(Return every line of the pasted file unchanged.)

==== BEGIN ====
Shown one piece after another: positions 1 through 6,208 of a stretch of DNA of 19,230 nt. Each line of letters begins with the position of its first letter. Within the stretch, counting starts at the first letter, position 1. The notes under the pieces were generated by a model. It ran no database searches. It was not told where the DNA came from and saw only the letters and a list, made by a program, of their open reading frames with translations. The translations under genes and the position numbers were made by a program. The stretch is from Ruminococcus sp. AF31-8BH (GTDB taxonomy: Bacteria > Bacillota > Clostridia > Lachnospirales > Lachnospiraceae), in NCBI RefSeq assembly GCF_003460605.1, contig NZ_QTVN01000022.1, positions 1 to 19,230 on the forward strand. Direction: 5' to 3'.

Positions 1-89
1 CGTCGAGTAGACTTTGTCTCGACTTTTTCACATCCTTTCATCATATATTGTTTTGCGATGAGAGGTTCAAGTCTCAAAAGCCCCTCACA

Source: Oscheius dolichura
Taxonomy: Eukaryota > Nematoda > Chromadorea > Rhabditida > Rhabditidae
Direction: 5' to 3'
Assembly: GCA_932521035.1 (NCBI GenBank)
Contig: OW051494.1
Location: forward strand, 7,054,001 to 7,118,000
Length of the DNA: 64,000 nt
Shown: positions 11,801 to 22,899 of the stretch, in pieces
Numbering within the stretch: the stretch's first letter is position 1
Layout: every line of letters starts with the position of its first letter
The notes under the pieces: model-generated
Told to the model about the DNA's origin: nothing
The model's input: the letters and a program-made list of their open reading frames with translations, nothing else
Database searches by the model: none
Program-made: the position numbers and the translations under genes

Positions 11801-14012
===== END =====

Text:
Shown one piece after another: positions 1 through 6,208 of a stretch of DNA of 19,230 nt. Each line of letters begins with the position of its first letter. Within the stretch, counting starts at the first letter, position 1. The notes under the pieces were generated by a model. It ran no database searches. It was not told where the DNA came from and saw only the letters and a list, made by a program, of their open reading frames with translations. The translations under genes and the position numbers were made by a program. The stretch is from Ruminococcus sp. AF31-8BH (GTDB taxonomy: Bacteria > Bacillota > Clostridia > Lachnospirales > Lachnospiraceae), in NCBI RefSeq assembly GCF_003460605.1, contig NZ_QTVN01000022.1, positions 1 to 19,230 on the forward strand. Direction: 5' to 3'.

Positions 1-89
1 CGTCGAGTAGACTTTGTCTCGACTTTTTCACATCCTTTCATCATATATTGTTTTGCGATGAGAGGTTCAAGTCTCAAAAGCCCCTCACA

Source: Oscheius dolichura
Taxonomy: Eukaryota > Nematoda > Chromadorea > Rhabditida > Rhabditidae
Direction: 5' to 3'
Assembly: GCA_932521035.1 (NCBI GenBank)
Contig: OW051494.1
Location: forward strand, 7,054,001 to 7,118,000
Length of the DNA: 64,000 nt
Shown: positions 11,801 to 22,899 of the stretch, in pieces
Numbering within the stretch: the stretch's first letter is position 1
Layout: every line of letters starts with the position of its first letter
The notes under the pieces: model-generated
Told to the model about the DNA's origin: nothing
The model's input: the letters and a program-made list of their open reading frames with translations, nothing else
Database searches by the model: none
Program-made: the position numbers and the translations under genes

Positions 11801-14012